Toxic jellyfish spotted in Edgartown Great Pond

‘The clinger’ is a small jellyfish with a big sting.

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"Clingers," shown here from Farm Pond, have been spotted in Edgartown great pond. – Mary R. Carman

Gonionemus vertens, known as the clinging jellyfish or the clinger — a dangerous, toxic species — has been confirmed to be living in Edgartown Great Pond, according to Emily Reddington, director of science and education at the Great Pond Foundation.

Reddington called the Times Tuesday morning while at the pond to confirm a clinger had been caught and identified.

Two sightings of the clinger occurred off the town landing in Edgartown, according to a report from the Great Pond Foundation.

The Times wrote about the clingers last year, which have been reported in Sengekontacket Pond, Farm Pond, Lake Tashmoo, Stonewall Pond, and Squibnocket Pond, but their recent movement has been cause for alarm for marine scientists.

“It’s become clear to us it’s becoming so abundant that they are tending to move out of eelgrass areas to rest and hang on to something else, such as docks, boats, and oyster aquaculture,” Mary Carman, a research specialist from the Woods Hole Oceanographic Institution (WHOI), told The Times. Carman has been studying invertebrate invasive species on the Island for the past 13 years.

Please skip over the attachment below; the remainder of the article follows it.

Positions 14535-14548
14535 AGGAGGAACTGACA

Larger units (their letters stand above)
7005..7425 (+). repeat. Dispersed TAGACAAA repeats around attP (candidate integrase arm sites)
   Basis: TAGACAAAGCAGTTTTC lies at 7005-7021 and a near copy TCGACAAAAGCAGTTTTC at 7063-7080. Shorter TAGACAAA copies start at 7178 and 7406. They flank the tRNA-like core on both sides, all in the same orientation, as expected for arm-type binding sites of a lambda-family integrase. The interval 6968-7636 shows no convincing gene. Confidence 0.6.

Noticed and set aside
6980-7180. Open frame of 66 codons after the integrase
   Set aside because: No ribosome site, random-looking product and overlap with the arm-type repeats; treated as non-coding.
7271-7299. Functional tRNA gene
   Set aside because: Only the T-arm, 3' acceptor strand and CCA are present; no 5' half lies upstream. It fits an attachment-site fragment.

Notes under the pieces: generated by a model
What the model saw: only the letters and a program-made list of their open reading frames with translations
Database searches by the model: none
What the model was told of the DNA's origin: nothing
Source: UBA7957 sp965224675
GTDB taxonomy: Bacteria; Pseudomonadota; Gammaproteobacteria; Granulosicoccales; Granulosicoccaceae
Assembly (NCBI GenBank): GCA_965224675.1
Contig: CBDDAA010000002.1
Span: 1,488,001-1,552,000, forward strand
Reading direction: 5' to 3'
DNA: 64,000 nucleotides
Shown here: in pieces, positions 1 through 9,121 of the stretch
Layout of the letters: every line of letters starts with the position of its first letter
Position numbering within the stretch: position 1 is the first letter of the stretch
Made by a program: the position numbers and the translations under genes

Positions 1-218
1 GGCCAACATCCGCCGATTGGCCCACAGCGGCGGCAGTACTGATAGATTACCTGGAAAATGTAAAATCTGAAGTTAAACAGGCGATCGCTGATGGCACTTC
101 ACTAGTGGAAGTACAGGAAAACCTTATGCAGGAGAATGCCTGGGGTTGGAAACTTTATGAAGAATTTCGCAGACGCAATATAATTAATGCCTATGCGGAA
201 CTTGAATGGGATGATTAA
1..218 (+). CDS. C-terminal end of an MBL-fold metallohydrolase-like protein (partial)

Clinging jellyfish are typically found in low-activity areas where they can cling to eelgrass and seaweed. What is so alarming about their sighting in Edgartown Great Pond is the salinity levels, Carman told The Times. The lowest salinity level thought to be livable for clinging jellyfish was 25 parts per thousand — within the past week, Edgartown Great Pond was measured to be at 19.7 to 20 parts per thousand, she said.

The clinger can be recognized by the orange-brown cross on its see-through body. It gets its name from the sticky pads on the ends of the tentacles.

The stings are known to be severely painful, cause redness at the sting sight, and potentially cause respiratory or neurological problems, according to the WHOI website.

In a published paper last October, Carman said she tried having spider crabs eat the clingers, but discovered the crabs died within 24 hours of eating them.

Carman will be coming to the Island tomorrow to get in the pond and see the clingers for herself. “It seems the species is spreading around and moving,” she said. “This jellyfish thing is very concerning.”
Reddington told the Times the confirmation of the clinger in Edgartown Great Pond is bad news. “I’m not happy to see them. It’s something we don’t want adults dealing with, or children. It’s a hazard in the pond now,” she said.

The next step will be further study of the pond to see how large the clinger population is. The hope is that the clingers may die once the water in the pond rises and the salinity level decreases.